These companies can be divided into those that:

  • by their nature, will always be subject to mandatory auditing.

For example, the consolidated financial statements of the following entities that continue their activities are always subject to mandatory auditing: national banks, branches of credit institutions, branches of foreign banks, insurance organizations, joint-stock companies (with some exceptions), and others.

  • and those that are subject to mandatory auditing after meeting certain conditions. Organizations that, in the previous financial year for which the financial statements were prepared, met at least two of the following conditions:

a) average annual employment on full-time basis was at least 50 people,

b) the balance sheet asset value at the end of the financial year was equivalent to at least 2,500,000 euros in Polish currency,

c) net revenue from the sale of goods, products, and financial operations for the financial year amounted to at least 5,000,000 euros in Polish currency.

In Belarus, there are also organizations that undergo mandatory auditing regardless of the size of the company (part 3 of Article 22 of the Law «On Auditing Activities»): joint-stock companies required by legislation to disclose information about the joint-stock company in accordance with securities legislation; The National Bank; banks, banking groups, banking holdings; exchanges; insurance organizations, insurance brokers, and others. The list is very similar to the Polish one.

We would like to focus on residents of the High-Tech Park, for whom auditing of their financial statements is mandatory. Since there is a deadline for submitting audited reports to the High-Tech Park Administration (by July 1 of the current year for the previous year), it is important to find an auditing company in advance and plan the timeline for conducting the audit and issuing the reports.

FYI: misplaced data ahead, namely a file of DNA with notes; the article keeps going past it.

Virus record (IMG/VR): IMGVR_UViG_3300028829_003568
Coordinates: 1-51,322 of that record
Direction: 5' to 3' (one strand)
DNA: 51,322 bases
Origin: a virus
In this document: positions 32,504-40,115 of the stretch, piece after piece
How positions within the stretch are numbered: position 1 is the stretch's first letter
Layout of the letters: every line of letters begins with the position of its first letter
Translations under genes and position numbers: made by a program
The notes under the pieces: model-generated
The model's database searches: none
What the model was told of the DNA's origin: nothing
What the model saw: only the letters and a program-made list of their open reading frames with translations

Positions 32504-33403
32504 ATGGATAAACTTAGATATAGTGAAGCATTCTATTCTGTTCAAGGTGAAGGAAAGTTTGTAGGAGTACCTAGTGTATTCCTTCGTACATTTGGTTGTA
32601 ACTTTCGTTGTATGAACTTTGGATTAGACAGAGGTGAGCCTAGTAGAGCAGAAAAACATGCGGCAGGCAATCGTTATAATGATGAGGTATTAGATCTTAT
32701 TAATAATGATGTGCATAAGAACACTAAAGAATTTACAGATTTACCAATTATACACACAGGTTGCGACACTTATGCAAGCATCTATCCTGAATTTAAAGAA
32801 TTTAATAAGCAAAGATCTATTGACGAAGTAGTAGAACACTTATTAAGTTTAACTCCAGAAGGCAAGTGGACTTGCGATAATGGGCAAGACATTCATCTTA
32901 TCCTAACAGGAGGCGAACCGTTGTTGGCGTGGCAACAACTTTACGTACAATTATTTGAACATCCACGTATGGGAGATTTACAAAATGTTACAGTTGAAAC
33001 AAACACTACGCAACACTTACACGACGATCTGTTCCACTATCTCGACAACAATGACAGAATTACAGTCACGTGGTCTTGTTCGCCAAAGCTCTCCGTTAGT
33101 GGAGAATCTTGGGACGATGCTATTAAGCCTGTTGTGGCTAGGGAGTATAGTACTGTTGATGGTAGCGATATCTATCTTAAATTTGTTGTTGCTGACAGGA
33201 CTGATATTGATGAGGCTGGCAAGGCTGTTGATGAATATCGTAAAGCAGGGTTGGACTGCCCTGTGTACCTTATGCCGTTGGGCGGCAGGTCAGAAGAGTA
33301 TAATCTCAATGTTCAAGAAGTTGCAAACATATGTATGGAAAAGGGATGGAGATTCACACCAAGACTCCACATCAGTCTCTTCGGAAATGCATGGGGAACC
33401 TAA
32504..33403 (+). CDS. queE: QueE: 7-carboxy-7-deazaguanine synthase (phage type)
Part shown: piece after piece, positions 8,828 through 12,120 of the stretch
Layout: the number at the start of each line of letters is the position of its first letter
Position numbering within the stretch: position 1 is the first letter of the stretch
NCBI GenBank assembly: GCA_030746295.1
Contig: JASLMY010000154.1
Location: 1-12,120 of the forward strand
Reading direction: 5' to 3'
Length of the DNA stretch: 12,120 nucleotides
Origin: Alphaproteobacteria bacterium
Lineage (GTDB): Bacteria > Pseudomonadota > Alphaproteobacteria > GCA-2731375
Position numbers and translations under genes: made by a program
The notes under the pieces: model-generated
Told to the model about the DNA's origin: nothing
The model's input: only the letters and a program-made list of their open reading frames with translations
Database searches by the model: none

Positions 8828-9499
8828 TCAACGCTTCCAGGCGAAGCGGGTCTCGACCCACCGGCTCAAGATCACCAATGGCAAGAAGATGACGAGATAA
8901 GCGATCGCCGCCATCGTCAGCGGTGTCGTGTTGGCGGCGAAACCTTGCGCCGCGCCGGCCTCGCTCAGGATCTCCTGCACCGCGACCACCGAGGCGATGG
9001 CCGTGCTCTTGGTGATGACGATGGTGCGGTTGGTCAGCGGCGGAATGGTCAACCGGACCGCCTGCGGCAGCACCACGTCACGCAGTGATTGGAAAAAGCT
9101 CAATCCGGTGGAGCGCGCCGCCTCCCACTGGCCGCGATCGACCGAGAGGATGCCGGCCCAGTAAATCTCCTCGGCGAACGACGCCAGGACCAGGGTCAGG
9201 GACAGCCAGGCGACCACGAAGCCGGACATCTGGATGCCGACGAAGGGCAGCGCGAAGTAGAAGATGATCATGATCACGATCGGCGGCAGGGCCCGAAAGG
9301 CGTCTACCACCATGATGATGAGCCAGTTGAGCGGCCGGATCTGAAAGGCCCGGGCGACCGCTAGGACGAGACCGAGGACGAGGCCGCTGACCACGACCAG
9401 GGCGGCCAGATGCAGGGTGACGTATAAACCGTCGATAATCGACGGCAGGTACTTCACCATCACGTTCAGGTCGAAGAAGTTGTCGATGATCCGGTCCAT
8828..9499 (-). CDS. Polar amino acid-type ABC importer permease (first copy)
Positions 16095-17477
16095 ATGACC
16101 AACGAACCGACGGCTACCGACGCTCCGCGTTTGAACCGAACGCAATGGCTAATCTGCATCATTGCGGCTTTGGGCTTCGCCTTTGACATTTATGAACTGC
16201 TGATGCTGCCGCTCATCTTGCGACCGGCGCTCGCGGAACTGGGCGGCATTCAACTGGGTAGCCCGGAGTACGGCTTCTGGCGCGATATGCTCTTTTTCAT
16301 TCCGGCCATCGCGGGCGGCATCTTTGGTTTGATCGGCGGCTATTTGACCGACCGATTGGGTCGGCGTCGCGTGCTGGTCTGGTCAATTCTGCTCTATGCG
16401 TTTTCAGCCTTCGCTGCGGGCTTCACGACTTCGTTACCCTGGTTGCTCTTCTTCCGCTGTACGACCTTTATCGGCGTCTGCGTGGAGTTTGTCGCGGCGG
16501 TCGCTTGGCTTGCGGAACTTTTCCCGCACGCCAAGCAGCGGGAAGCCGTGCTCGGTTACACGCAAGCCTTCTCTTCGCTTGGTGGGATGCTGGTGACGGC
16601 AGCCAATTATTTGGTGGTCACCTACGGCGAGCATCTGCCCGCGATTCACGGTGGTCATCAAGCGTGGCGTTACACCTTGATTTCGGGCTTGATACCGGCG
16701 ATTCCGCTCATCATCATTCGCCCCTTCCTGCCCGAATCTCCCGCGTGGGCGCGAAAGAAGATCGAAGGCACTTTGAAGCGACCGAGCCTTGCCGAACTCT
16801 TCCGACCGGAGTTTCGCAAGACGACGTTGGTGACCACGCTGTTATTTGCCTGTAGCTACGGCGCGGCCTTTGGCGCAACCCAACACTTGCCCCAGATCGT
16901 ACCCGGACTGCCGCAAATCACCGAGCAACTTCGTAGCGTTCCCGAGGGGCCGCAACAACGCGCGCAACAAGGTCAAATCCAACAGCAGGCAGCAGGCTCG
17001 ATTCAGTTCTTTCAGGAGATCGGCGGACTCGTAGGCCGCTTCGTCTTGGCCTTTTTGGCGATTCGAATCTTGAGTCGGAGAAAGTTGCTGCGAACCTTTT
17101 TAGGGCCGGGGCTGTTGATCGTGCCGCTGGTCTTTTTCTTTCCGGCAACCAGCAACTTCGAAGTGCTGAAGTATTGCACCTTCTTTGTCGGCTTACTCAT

And also other legal entities whose revenue from the sale of goods (performance of works, provision of services) for the previous reporting year exceeds 500,000 basic units (as of December 31 of the previous reporting year), i.e. 18,500,000 rubles, which is approximately equivalent to 5,138,000 euros

DISTINCTION 4. Inventory Deadlines

Annual inventory is a complex process that requires careful preparation and is conducted to compare the actual presence of assets and liabilities with the accounting data.

In Belarus, the procedure for conducting inventory of assets and liabilities of organizations, documenting the results of the inventory and reflecting them in accounting is established by Instruction No. 180. Inventory of assets and liabilities must be conducted before preparing the annual financial statements according to the following deadlines (paragraph 3, subparagraph 2, Article 13 of Law No. 57-Z, paragraph 7 of Instruction No. 180):

  • fixed assets, intangible assets, unfinished construction, raw materials, materials, finished products, goods for sale (including goods in warehouses, goods in retail trade, packaging for goods and empties, purchased products, agricultural products) — no earlier than November 1st;
  • unfinished production and semi-finished products — no earlier than November 1st;
  • animals for breeding and fattening (including young animals) — no earlier than November 1st;
  • cash — no earlier than December 1st;
  • liabilities and other assets — no earlier than December 1st.

In Poland, it is important to see what is specified in each company’s accounting policy regarding the conduct of inventory and to formalize the results of the inventory.

For example, every 4 years (due to the fact that the property is located on protected territory), it is possible to carry out an inventory of fixed assets, machinery, and equipment that are part of fixed assets in construction.

However, on the balance sheet date of each reporting year, the following assets and liabilities are subject to inventory:

  • cash assets
  • bank loans
  • securities
  • materials, goods that are to be expensed on the day of purchase,
  • assets and liabilities whose condition is determined by verification (Inwentaryzacja w drodze weryfikacji concerns those components of assets and liabilities that cannot be inventoried through a physical count or through reconciliation and confirmation of balances for various reasons.